Renowned young Swedish violinist Hugo Ticciati and pianist Henrik Mawe play at The Fridge on Thursday.
Classical musicians eager to improvise play in Dubai
Interrupting someone when they're in the middle of an activity that looks rather complicated isn't the easiest of tasks to achieve.
And when that activity involves playing what appears to be an extremely tricky piece on the violin featuring some fast-paced fingerwork and a look of deep concentration, it's even worse. But here I am, loitering by the stage at the Dubai Community Theatre and Arts Centre (Ductac) in the Mall of the Emirates while renowned young Swedish violinist Hugo Ticciati and pianist Henrik Mawe rehearse, having been told simply to interrupt the proceedings to get a few words with them.
After a few minutes of feeling rather awkward, I hear a voice from the back of the empty concert hall alerting Ticciati to my presence and the rehearsal comes to a swift halt.
Thankfully, neither appears to be irritated. They were practising for a concert at Ductac, which was held Monday night, and where they performed compositions by the likes of John Adams and Philip Glass. However, it's the show at The Fridge in Dubai's Al Quoz district tomorrow night that I'm interested in: a special one-off event that sounds rather curious.
"We're going to be doing a collaboration with a choreographer and her dancing troupe, so it'll be really interesting to see what happens on the night," says Ticciati.
The choreographer, locally based Riina Liukkonen, was introduced to the duo by the team at The Fridge, although they haven't performed with each other yet.
"We're not exactly sure how it's going to work, but it'll be a lot of fun," says Ticciati. "One idea we had was that we could simply let them dance in whatever style they wanted and improvise over the top."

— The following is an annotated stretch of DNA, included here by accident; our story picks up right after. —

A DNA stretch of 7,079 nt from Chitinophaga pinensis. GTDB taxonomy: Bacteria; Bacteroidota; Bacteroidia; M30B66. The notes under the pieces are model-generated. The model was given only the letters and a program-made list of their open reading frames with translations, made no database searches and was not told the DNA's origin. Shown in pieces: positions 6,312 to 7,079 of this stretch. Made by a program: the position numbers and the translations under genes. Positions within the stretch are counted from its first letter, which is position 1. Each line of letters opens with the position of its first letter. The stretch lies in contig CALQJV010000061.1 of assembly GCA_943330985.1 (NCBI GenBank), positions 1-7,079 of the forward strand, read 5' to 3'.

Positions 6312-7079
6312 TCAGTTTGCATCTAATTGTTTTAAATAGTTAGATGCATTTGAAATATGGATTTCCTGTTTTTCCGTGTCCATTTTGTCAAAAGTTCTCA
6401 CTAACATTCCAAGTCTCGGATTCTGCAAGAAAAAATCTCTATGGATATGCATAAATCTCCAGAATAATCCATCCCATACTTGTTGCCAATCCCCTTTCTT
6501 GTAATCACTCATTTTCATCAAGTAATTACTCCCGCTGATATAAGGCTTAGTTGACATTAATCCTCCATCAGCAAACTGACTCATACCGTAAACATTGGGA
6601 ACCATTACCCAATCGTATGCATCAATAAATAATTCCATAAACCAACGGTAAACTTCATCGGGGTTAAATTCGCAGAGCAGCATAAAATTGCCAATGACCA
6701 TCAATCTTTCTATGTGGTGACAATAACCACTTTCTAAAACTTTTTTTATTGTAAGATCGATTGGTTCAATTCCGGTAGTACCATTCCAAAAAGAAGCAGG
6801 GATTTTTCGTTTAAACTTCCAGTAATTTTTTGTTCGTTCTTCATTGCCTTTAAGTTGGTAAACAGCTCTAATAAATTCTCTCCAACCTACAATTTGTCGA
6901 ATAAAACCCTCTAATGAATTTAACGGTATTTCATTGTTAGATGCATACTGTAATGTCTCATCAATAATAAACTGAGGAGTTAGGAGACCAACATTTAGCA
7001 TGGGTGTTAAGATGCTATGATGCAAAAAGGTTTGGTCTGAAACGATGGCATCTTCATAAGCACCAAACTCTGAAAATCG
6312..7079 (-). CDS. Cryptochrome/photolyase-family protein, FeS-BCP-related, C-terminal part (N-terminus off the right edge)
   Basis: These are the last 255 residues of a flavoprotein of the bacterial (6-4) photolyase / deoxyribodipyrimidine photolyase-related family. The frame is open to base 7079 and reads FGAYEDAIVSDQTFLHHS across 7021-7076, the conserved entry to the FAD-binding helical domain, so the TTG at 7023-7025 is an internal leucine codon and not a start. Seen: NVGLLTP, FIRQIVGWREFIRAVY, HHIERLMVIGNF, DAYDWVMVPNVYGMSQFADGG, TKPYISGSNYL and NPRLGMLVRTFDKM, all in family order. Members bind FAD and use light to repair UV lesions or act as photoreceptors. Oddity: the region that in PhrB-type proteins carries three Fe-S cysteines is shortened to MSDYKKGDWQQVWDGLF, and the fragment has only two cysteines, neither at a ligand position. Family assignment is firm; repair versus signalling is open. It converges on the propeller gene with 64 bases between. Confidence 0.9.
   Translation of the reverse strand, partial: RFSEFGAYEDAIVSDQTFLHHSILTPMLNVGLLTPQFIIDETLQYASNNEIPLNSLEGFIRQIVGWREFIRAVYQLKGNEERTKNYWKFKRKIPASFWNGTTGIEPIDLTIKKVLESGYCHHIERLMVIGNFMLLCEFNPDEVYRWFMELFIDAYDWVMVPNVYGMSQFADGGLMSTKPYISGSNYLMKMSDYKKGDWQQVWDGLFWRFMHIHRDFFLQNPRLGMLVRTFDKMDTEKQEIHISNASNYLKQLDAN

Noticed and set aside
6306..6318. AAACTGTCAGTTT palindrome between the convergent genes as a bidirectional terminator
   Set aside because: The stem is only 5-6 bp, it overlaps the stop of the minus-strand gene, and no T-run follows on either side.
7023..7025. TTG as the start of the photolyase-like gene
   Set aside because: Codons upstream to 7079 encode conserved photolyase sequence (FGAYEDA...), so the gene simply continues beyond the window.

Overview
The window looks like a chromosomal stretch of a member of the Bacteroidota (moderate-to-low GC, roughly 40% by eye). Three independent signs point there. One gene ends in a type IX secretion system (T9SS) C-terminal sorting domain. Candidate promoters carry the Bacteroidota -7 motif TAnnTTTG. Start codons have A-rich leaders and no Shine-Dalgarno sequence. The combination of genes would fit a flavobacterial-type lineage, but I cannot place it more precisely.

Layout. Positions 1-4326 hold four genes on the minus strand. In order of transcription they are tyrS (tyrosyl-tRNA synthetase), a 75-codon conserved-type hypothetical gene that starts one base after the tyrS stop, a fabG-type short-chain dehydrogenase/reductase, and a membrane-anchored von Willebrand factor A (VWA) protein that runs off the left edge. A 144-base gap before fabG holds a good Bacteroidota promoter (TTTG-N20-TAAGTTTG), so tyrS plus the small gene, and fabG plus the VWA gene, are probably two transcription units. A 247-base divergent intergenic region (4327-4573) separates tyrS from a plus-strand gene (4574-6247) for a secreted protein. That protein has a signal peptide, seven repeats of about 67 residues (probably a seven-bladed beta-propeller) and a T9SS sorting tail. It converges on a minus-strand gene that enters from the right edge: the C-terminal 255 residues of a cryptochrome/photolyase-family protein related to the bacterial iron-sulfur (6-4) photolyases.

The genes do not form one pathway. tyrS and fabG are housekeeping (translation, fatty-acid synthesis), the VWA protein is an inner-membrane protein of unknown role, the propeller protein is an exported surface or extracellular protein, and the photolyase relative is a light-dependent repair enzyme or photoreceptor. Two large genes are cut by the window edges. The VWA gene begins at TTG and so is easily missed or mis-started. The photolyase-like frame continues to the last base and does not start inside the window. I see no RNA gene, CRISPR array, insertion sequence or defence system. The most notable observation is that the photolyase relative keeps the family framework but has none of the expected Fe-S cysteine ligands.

But before I have the chance to worry about the potential violin and piano arrangement for the bouncing knees of a team of crunk dancers, it becomes clear that the boys aren't afraid of keeping things on the edge. "We don't know what music we're going to play yet. We'll probably just decide what we feel like before we go on," says Mawe. "It'll be very spur of the moment."
Regardless, there are a few hints as to what the night might bring. "We are probably going to play pieces by the contemporary Swedish composers Albert Schelzer and Esais Järnegaard," says Ticciati. He warns, however, that among the tracks is one that many might find somewhat difficult to listen to. "It's a tricky one to appreciate; it didn't go down so well when I played it in the UK. It's really there just to give listeners a new experience."
Another selection for The Fridge will see Ticciati perform while a video plays in the background, testing the precision of his timekeeping to ensure he hits the notes at exactly the right moment in the film. "I've got a stopwatch running and notes in the score telling me where I need to be," he says.
Although Ticciati and Mawe haven't played in the Middle East before, their UAE audiences should feel in safe hands. Having debuted at the age of 12 at the Edinburgh Festival, Ticciati, now 31, has gone on to perform around the world, playing with orchestras and giving regular recitals in some of Europe's most prestigious halls. He leads the Leonhard String Quartet and directs La Ronde des Violons, a seven-strong group of violinists that recently toured Sweden and China.
For those who might perhaps like to reach the greatness Ticciati already has achieved in his field, he'll be holding a one-off masterclass at The Fridge tonight, in which aspiring musicians will have the chance to learn various aspects of technique.
For those who are just content to see a master at work, head down tomorrow night. And if you see Ticciati or Mawe before the show, you might even be able to make a request.
Hugo Ticciati and Henrik Mawe play at The Fridge on Thursday, September 8. For more information, visit www.thefridgedubai.com